American Idol is back, but does anybody really care about the contestants? The most controversial and consequential thing about the new season is going on at the judges’ table, where the show has introduced its first new permanent judge: Kara DioGuardi, a 38-year-old songwriter who has written hits for Britney Spears and Pink, has a habit of calling people “honey” or “sweetie,” and has already been dubbed by the Village Voice as “the hottest anybody’s ever looked on Idol.” It’s the equivalent of adding a younger, cuter character to a long-running television hit, and as TV fans of all genres know, it’s a gambit that can either revitalize a show or ruin it. The biggest question of this season’s American Idol is not who’s going to win; it’s whether Kara will be a brilliant new addition or the character who finally makes the show jump the shark.
Though contestants on American Idol can sometimes become popular characters (Scott Macintyre, the blind contestant, is already on his way to becoming a cult figure), no characters are more important to the show than the judges, who are like the regular cast members of a scripted show. Each judge has a clearly defined personality: Simon Cowell is the vicious, sarcastic one, Paula Abdul is the clueless ditz, and Randy Jackson keeps the more eccentric characters grounded. The fun of most episodes is not the middlebrow song choices, but watching the judges react to them, and experiencing the famed tension between Simon and Paula. American Idol is really the story of three people with nothing in common who are forced to sit together and take orders from a dork like Ryan Seacrest; it’s not a music show, but the most popular sitcom around. When Idol tried adding new characters in its prime, it just seemed to be ruining a winning formula; an early attempt to add a second female judge, radio host Angie Martinez, lasted just five weeks.
But now, seven years later, the formula is familiar and the audience is a little bored. The show’s median age is now 40, as younger viewers prefer to go on YouTube to hear old songs get butchered. That’s where the new character comes in. With her youth, good looks, and involvement with songs that the kids know, Kara could have been created by a focus group. In an interview with the Houston Chronicle, she came off as a composite designed to please every demographic, calling herself “a combination of all three judges” and adding: “I don’t really mince words, but I do feel I have a heart.” On the show, she tries to live up to the description by combining a bit of meanness (“You’re not a good singer, sweetie”) with Paula’s boundless self-esteem. Her big moment in her first episode came when she jumped up and showed bikini-clad contestant Katrina Darrell the right way to sing Mariah Carey’s Vision of Love. Darrell may have been right when she told Kara “that wasn’t any better,” but it wasn’t about showing someone how to sing better; it was about establishing a personality for the new kid.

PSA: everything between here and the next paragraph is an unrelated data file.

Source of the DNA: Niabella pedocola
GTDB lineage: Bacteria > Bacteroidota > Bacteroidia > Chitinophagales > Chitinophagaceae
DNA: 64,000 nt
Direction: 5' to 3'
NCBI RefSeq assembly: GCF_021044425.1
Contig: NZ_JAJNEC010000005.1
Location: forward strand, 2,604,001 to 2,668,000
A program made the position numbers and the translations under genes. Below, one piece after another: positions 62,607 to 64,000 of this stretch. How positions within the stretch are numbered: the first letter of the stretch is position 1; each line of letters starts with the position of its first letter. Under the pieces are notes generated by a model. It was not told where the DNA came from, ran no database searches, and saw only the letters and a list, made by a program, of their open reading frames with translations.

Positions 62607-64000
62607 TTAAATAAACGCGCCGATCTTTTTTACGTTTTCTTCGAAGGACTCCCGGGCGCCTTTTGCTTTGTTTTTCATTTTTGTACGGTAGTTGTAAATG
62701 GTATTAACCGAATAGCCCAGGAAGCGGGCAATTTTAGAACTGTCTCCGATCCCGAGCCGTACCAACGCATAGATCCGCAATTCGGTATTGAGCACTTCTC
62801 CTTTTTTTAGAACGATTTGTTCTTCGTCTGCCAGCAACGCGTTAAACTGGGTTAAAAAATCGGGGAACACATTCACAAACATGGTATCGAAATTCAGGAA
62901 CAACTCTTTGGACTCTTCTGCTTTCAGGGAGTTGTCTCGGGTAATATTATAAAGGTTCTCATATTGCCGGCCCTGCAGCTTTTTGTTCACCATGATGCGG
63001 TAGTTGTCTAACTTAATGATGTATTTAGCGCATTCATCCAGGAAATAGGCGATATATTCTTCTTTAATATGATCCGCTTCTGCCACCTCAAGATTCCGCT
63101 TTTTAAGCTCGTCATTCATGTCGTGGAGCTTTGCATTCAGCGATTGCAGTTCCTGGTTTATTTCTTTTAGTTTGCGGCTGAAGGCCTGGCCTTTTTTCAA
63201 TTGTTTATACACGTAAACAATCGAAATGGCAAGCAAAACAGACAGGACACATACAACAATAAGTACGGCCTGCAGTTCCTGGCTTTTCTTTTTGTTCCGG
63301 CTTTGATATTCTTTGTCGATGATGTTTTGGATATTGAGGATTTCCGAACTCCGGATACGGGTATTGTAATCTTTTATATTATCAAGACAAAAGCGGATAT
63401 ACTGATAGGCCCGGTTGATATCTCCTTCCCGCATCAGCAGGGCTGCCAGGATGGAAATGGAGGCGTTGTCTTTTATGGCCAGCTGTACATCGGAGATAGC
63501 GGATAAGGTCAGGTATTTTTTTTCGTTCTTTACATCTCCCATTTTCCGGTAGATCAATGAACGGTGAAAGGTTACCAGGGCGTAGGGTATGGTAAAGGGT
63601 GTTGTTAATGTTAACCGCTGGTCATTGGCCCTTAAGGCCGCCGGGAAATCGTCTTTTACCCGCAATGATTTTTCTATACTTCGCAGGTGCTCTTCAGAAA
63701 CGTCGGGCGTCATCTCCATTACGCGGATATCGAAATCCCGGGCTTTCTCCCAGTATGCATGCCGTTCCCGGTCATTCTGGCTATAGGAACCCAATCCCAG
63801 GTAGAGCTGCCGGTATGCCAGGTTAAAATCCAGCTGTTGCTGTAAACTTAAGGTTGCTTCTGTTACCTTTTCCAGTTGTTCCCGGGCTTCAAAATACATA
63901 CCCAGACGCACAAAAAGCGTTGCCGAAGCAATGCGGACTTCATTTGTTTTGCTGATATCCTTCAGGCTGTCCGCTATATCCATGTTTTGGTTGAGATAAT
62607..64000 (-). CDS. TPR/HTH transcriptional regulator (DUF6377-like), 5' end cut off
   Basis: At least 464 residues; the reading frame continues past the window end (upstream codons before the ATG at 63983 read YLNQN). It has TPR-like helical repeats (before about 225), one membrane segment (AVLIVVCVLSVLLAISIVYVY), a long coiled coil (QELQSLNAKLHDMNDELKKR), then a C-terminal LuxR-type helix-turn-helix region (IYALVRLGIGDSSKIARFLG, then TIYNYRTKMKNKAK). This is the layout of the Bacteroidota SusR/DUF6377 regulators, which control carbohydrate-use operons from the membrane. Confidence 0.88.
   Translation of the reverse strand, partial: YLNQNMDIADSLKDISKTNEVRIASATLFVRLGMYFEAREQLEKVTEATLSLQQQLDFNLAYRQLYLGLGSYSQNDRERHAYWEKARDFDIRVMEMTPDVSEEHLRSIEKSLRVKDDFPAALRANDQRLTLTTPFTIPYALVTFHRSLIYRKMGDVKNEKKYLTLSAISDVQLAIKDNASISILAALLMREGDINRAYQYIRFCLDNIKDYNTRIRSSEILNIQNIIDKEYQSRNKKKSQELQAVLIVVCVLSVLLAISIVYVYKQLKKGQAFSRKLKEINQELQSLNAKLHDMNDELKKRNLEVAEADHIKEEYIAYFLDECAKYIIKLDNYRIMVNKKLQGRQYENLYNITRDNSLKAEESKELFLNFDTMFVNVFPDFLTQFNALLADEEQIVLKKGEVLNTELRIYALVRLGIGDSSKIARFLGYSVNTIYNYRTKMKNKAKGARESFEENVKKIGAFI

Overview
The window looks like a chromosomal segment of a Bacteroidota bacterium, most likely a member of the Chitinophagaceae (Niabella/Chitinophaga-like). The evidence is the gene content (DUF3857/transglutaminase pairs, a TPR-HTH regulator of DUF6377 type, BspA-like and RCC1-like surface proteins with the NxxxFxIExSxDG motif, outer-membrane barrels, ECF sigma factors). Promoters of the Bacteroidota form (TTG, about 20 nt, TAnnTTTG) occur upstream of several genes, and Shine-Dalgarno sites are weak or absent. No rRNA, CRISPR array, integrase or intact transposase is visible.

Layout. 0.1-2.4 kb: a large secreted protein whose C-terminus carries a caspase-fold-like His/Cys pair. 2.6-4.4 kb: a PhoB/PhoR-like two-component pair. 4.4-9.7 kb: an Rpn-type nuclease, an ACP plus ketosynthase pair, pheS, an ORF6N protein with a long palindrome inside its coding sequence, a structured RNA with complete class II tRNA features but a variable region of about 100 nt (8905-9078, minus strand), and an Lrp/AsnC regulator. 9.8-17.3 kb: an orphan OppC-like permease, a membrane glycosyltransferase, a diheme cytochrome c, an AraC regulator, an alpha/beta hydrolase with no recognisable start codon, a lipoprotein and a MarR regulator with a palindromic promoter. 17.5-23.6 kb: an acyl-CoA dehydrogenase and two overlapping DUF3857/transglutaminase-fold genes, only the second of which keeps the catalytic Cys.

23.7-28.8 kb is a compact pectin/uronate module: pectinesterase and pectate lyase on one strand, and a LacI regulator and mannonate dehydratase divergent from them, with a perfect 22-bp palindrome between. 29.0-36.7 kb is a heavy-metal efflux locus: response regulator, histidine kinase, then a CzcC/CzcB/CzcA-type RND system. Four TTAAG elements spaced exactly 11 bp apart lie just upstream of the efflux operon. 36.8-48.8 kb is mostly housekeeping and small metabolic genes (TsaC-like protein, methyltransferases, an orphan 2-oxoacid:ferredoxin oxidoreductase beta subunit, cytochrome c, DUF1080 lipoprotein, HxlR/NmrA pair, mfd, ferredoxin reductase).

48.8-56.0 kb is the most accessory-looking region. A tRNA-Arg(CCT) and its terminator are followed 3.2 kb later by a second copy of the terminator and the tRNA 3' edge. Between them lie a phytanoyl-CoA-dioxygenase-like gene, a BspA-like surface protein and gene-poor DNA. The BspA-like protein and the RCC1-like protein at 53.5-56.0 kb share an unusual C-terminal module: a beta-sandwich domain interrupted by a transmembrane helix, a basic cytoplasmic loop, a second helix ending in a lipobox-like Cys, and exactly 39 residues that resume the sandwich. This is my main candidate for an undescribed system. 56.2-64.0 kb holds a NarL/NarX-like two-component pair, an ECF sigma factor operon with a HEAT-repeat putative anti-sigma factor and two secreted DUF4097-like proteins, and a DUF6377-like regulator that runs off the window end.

The producers are also clearly hoping that having two women on the show will create a storyline about Paula Abdul and her relationship with the newcomer. The producer of American Idol, Ken Warwick, told reporters that one of the ideas behind the casting of Kara was that she and Paula (who helped Kara get started in the business) could use their girl-power to end Simon’s domination of the show: “We thought it was high time on the panel that Simon didn’t get his own way.” But viewers are more interested in whether the younger woman is going to steal her older mentor’s job. There have already been denials from both Paula and Kara, plus catty anti-Paula reviews: the New York Daily News declared that Kara stood “in stark contrast to a pushover Paula Abdul.” It’s like Idol has been injected with a dose of All About Eve.
But all of this assumes that audiences will like a new, younger character; anyone who hated Scrappy-Doo on Scooby-Doo can tell you that’s not true. Will Kara help American Idol any more than the addition of Kristin Bell helped Heroes? It’s too early to tell. Young viewers and women are still drifting away from Idol, but more of them tuned in for Kara’s second appearance, leading Fox president Mike Darnell to proclaim that “people like Kara.” That may or may not be the case, but at least she’s doing what the network wanted: creating some buzz, adding some new character dynamics, and coming up with a few lines that the other judges wouldn’t say. After all, she did tell a male contestant that “you have a really big instrument.”